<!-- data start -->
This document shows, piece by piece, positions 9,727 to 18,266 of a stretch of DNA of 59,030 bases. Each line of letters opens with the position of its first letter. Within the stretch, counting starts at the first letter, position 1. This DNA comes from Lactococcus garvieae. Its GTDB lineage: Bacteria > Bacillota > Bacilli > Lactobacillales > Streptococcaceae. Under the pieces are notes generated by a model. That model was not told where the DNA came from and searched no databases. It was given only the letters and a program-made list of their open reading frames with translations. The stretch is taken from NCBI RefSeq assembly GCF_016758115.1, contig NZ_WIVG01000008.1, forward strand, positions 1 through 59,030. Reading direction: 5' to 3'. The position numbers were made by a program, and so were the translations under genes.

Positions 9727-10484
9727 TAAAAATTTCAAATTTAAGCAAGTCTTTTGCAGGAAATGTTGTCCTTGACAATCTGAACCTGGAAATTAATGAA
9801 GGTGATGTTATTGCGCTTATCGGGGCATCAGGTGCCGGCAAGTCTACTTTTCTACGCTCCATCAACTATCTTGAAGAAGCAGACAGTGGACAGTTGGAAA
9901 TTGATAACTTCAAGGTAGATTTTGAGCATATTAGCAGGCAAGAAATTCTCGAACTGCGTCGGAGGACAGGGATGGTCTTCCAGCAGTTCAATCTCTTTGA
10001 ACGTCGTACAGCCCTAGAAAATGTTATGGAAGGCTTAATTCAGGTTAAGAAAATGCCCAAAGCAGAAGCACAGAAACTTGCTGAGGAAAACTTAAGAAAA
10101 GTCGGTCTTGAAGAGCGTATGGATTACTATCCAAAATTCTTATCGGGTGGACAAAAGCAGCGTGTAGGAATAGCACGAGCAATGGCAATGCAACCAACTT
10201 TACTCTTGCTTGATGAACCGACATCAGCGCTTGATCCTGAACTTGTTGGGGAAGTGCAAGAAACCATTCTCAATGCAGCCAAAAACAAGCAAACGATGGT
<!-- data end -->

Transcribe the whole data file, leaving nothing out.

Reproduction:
This document shows, piece by piece, positions 9,727 to 18,266 of a stretch of DNA of 59,030 bases. Each line of letters opens with the position of its first letter. Within the stretch, counting starts at the first letter, position 1. This DNA comes from Lactococcus garvieae. Its GTDB lineage: Bacteria > Bacillota > Bacilli > Lactobacillales > Streptococcaceae. Under the pieces are notes generated by a model. That model was not told where the DNA came from and searched no databases. It was given only the letters and a program-made list of their open reading frames with translations. The stretch is taken from NCBI RefSeq assembly GCF_016758115.1, contig NZ_WIVG01000008.1, forward strand, positions 1 through 59,030. Reading direction: 5' to 3'. The position numbers were made by a program, and so were the translations under genes.

Positions 9727-10484
9727 TAAAAATTTCAAATTTAAGCAAGTCTTTTGCAGGAAATGTTGTCCTTGACAATCTGAACCTGGAAATTAATGAA
9801 GGTGATGTTATTGCGCTTATCGGGGCATCAGGTGCCGGCAAGTCTACTTTTCTACGCTCCATCAACTATCTTGAAGAAGCAGACAGTGGACAGTTGGAAA
9901 TTGATAACTTCAAGGTAGATTTTGAGCATATTAGCAGGCAAGAAATTCTCGAACTGCGTCGGAGGACAGGGATGGTCTTCCAGCAGTTCAATCTCTTTGA
10001 ACGTCGTACAGCCCTAGAAAATGTTATGGAAGGCTTAATTCAGGTTAAGAAAATGCCCAAAGCAGAAGCACAGAAACTTGCTGAGGAAAACTTAAGAAAA
10101 GTCGGTCTTGAAGAGCGTATGGATTACTATCCAAAATTCTTATCGGGTGGACAAAAGCAGCGTGTAGGAATAGCACGAGCAATGGCAATGCAACCAACTT
10201 TACTCTTGCTTGATGAACCGACATCAGCGCTTGATCCTGAACTTGTTGGGGAAGTGCAAGAAACCATTCTCAATGCAGCCAAAAACAAGCAAACGATGGT